Redwood City car dealership makes first Bitcoin transaction 

click to enlarge Bitcoin
  • Rick Bowmer/2013 AP file photo
  • A Redwood City car dealership now accepts Bitcoin.
Looking for a new high-end vehicle? Want it in 15 minutes?

Land Rover of Redwood City may be your source, as it is now accepting Bitcoin currency, according to the dealership and the company that helped complete its first transaction.

Through BitPay, an Atlanta-based transaction facilitator that launched in May 2011, a vehicle was recently purchased from the Peninsula dealership using the digital currency that’s making waves worldwide.

“I had no understanding of bitcoin; it’s a very hard concept to get,” said Doug Doyle, general sales manager for Land Rover of Redwood City. “BitPay really showed me how this whole transaction would take place. They came to the office and soothed my furrowed brow about the anxiety of a new and different transaction.”

Bitcoin, which has been in existence since 2009, is gaining steam as a global currency. Unlike virtually all other money in the world, it is not governed by a central bank but is rather a peer-to-peer system for paying for goods and services.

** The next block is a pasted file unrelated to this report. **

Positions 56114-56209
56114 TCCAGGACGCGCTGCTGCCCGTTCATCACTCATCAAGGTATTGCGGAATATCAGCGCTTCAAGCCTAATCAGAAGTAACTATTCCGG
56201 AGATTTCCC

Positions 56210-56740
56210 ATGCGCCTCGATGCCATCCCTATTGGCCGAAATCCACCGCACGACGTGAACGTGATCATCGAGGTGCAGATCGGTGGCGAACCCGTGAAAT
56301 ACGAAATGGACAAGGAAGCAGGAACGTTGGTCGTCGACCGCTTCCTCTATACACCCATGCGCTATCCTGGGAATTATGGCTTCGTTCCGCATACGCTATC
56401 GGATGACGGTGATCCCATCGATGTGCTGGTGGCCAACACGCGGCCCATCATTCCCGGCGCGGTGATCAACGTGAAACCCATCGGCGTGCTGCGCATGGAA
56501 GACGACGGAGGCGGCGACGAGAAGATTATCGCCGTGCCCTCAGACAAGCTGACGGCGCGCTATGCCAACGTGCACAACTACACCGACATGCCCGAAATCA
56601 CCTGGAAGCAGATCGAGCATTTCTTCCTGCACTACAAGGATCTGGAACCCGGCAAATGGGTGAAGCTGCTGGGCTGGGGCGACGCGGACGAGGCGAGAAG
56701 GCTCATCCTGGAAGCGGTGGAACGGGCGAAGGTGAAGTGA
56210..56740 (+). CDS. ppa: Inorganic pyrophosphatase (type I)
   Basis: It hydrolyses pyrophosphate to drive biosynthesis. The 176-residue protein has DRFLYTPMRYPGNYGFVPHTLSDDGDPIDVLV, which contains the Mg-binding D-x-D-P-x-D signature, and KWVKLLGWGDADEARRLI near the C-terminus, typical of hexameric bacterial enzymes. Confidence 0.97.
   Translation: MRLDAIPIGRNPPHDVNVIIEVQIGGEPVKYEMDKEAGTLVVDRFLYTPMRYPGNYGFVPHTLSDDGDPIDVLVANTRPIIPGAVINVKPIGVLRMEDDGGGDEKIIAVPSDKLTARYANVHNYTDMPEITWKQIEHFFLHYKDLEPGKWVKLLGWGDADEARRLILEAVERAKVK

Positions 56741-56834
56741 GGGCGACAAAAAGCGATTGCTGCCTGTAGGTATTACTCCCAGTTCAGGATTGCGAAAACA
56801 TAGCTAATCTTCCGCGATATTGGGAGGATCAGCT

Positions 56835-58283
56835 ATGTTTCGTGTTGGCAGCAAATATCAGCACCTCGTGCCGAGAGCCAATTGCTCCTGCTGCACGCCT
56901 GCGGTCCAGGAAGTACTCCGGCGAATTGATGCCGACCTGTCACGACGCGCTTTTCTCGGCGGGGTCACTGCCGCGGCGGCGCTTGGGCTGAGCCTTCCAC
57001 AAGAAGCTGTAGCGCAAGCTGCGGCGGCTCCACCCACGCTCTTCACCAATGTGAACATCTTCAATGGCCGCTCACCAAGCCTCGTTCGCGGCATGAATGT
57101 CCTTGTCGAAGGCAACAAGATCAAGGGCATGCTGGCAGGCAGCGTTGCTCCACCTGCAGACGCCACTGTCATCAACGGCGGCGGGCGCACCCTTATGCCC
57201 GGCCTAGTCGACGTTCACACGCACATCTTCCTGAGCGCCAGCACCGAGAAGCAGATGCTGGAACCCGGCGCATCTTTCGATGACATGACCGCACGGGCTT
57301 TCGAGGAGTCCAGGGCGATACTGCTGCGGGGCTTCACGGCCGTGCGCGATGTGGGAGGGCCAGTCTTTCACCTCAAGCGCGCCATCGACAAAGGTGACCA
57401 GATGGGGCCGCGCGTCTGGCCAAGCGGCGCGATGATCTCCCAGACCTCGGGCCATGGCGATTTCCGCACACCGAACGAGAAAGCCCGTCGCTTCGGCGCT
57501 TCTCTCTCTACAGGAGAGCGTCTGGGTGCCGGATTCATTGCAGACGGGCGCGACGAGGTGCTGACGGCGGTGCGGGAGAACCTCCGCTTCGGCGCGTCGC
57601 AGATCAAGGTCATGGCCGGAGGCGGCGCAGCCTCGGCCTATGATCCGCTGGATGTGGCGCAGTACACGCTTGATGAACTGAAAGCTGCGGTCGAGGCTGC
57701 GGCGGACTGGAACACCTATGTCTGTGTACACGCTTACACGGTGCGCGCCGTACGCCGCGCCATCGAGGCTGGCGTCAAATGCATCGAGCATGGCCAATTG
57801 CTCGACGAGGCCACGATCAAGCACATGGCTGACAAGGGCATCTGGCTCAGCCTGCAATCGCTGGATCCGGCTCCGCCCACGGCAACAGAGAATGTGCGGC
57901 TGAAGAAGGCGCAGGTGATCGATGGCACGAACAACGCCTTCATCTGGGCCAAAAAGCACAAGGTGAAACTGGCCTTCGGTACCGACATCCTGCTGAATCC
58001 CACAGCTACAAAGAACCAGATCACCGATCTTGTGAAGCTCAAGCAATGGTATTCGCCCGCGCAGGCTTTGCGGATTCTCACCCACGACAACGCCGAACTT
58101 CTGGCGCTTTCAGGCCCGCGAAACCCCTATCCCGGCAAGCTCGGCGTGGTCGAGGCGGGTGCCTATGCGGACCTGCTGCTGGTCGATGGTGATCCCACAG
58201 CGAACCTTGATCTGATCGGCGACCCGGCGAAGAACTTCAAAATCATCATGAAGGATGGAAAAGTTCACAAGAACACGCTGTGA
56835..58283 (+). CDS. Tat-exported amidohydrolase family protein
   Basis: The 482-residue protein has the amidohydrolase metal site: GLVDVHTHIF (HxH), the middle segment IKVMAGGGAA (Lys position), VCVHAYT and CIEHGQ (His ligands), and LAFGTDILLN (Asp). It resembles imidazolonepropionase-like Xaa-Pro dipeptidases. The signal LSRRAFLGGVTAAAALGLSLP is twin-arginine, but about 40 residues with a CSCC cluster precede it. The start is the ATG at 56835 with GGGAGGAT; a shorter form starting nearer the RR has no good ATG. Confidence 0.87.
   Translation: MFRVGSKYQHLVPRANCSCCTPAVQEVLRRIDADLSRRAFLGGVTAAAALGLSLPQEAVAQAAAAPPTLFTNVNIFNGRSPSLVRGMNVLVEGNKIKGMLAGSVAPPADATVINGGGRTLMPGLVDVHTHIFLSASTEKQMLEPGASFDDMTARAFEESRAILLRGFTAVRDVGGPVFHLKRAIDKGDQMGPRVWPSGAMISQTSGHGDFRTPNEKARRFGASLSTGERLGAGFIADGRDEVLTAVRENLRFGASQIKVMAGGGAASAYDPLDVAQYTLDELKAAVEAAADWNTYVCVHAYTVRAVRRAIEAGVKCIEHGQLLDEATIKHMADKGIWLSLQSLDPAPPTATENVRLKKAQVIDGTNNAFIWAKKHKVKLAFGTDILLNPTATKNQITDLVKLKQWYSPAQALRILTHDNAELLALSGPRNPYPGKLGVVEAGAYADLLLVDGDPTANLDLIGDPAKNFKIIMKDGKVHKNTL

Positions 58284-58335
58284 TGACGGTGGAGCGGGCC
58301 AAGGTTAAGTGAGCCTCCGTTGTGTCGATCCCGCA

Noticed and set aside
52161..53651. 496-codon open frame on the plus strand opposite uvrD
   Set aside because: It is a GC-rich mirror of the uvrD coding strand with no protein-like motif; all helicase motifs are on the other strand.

The currency gained some notoriety recently when the U.S. government seized about $28 million worth of it from the online illegal-drug marketplace Silk Road. It’s also well-known for its occasional volatile price fluctuations, which are somewhat due to its popularity among speculators.

For instance, in a 15-minute span Tuesday afternoon, a bitcoin’s value decreased by $18. One bitcoin was worth $784.

BitPay takes some of the headache out of the price changes by setting a value and completing the transaction in a 15-minute window, according to Stephanie Wargo, the company’s vice president of marketing.

For Land Rover of Redwood City, Doyle said that once the purchase was completed the bitcoins were immediately converted into U.S. dollars and transferred to his company. Therefore, the dealership did not have to hold on to the money and worry about whether it would be worth more or less the next day.

BitPay said the service works well for big-ticket items — the Land Rover of Redwood City sale was in excess of $100,000, said Doyle — because it charges a flat monthly rate ($30, $300 or $3,000 depending on the level of service) to process transactions, or a 1 percent charge. Financial institutions such as Visa, for instance, charge 2.25 to 3 percent per transaction, Wargo said.

Despite his initial apprehension, Doyle said he is satisfied with the BitPay service and expects to use it more often going forward.

“I think it’s going to be very common,” he said.

BitPay has 22,000 clients worldwide, about 50 percent of whom are based in North America.

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Max DeNike

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